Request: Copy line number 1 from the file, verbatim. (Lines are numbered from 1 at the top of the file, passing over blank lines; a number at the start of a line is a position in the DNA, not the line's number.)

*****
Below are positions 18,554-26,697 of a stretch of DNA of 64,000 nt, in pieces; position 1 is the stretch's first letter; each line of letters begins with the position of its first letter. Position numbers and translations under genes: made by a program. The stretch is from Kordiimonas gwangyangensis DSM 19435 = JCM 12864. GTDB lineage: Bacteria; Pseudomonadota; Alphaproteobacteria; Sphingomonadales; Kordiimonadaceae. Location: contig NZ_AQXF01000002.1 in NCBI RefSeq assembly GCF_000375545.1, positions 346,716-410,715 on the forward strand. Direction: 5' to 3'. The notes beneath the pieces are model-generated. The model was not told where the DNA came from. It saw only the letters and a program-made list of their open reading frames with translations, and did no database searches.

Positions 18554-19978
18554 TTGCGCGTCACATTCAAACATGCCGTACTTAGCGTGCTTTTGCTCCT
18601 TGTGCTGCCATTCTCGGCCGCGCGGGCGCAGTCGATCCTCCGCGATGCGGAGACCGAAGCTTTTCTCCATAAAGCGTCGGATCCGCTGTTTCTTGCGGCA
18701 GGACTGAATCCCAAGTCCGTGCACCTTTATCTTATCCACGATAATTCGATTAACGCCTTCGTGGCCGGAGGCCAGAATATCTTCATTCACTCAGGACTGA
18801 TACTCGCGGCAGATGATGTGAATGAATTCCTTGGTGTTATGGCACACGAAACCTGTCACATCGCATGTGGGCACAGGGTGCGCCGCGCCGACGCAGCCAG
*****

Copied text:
Below are positions 18,554-26,697 of a stretch of DNA of 64,000 nt, in pieces; position 1 is the stretch's first letter; each line of letters begins with the position of its first letter. Position numbers and translations under genes: made by a program. The stretch is from Kordiimonas gwangyangensis DSM 19435 = JCM 12864. GTDB lineage: Bacteria; Pseudomonadota; Alphaproteobacteria; Sphingomonadales; Kordiimonadaceae. Location: contig NZ_AQXF01000002.1 in NCBI RefSeq assembly GCF_000375545.1, positions 346,716-410,715 on the forward strand. Direction: 5' to 3'. The notes beneath the pieces are model-generated. The model was not told where the DNA came from. It saw only the letters and a program-made list of their open reading frames with translations, and did no database searches.